Archaeologies of “Us” and “Them” explores the concept of indigeneity within the field of archaeology and heritage and in particular examines the shifts in power that occur when ‘we’ define ‘the other’ by categorizing ‘them’ as indigenous. Recognizing the complex and shifting distinctions between indigenous and non-indigenous pasts and presents, this volume gives a nuanced analysis of the underlying definitions, concepts and ethics associated with this field in order to explore Indigenous archaeology as a theoretical, ethical and political concept.

Indigenous archaeology is an increasingly important topic discussed worldwide, and as such critical analyses must be applied to debates which are often surrounded by political correctness and consensus views. Drawing on an international range of global case studies, this timely and sensitive collection significantly contributes to the development of archaeological critical theory.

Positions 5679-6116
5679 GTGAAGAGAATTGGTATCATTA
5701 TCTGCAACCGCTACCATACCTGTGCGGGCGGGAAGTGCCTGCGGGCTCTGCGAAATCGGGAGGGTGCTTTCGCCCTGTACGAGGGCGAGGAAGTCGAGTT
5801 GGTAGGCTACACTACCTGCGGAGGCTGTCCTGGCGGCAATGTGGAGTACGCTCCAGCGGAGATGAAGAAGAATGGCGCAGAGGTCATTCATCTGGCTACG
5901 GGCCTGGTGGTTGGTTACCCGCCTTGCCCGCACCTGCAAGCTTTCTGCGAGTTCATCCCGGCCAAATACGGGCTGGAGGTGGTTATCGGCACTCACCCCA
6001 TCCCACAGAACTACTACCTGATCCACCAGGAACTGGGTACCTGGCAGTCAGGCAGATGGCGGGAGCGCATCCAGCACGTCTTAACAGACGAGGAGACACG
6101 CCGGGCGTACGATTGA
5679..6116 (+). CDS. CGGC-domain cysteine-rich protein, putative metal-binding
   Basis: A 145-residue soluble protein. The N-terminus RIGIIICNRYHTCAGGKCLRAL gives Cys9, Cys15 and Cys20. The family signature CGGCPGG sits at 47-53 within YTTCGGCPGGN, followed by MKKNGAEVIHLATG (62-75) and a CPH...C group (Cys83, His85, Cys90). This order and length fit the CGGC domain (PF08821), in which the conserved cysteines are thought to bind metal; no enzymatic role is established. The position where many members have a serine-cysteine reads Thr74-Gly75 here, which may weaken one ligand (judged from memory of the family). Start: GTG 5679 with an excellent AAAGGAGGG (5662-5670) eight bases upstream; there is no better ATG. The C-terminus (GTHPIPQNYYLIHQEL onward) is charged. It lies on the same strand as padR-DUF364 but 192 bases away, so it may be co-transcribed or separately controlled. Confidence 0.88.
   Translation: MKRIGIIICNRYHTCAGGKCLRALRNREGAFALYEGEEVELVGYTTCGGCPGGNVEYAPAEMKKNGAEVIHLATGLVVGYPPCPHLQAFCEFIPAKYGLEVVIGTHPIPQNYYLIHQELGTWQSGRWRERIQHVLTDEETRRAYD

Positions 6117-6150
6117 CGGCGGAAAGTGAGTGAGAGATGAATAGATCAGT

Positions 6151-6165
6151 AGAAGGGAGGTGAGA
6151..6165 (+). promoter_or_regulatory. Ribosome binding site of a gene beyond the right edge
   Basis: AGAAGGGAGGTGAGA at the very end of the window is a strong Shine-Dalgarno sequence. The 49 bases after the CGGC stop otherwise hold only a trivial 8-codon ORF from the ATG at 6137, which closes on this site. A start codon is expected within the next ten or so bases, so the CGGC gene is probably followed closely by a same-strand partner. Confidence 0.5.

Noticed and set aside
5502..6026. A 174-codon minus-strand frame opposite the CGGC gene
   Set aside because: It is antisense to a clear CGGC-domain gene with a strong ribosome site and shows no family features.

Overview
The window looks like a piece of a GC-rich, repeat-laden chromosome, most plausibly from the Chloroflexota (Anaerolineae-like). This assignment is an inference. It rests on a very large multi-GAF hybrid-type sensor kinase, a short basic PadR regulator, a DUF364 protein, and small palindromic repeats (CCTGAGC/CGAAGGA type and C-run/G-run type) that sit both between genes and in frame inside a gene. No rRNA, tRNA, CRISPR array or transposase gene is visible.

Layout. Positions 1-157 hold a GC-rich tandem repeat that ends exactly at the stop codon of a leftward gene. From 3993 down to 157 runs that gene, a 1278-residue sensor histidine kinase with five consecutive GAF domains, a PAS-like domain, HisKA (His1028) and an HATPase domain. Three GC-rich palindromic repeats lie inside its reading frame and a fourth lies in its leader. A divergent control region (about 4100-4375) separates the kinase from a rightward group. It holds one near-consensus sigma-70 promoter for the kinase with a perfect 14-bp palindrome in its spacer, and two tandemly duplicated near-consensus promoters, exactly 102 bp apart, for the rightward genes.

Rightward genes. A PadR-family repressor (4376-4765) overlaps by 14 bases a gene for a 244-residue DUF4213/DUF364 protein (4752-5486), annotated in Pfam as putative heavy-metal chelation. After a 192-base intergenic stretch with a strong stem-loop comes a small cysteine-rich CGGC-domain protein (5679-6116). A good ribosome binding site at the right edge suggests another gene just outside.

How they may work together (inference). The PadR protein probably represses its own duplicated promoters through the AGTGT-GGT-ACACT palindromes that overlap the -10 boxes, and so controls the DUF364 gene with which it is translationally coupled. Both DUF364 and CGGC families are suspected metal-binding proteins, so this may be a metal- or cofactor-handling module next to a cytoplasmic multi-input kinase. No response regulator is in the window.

part I|94 pages

Politics of indigeneity

chapter 2|5 pages

Naming the indigenous

chapter 3|15 pages

Stakeholder in practice

“Us”, “Them” and the problem of expertise

chapter 5|16 pages

Integrating the past in the present

Archaeology as part of living Yup’ik heritage

chapter 6|17 pages

Us and whom?

Representations of indigenousness in the archaeological site of Avdat, Israel

chapter 7|12 pages

The archaeological construction of aboriginality

The Inuit case

part II|86 pages

Spaces between “Us” and “Them”

chapter 9|13 pages

Who is indigenous?

Migration theories and notions of indigeneity in Southern African archaeology

chapter 10|19 pages

Reading indigeneity without race

Color, representation and uncertainty in photographic evidence

chapter 11|16 pages

How history controls the past

“Discovering” the unconventional and underground history of Setauket, New York’s Native and African American community

part III|99 pages

Heritage and indigenous rights

chapter 14|19 pages

Culture, rights, indigeneity and intervention

Addressing inequality in indigenous heritage protection and control

chapter 15|15 pages

Archaeological heritage and Hokkaido Ainu

Ethnicity and research ethics

chapter 18|14 pages

Contested colonial history and heritage in Sápmi

Archaeology, indigeneity and local communities in Northern Sweden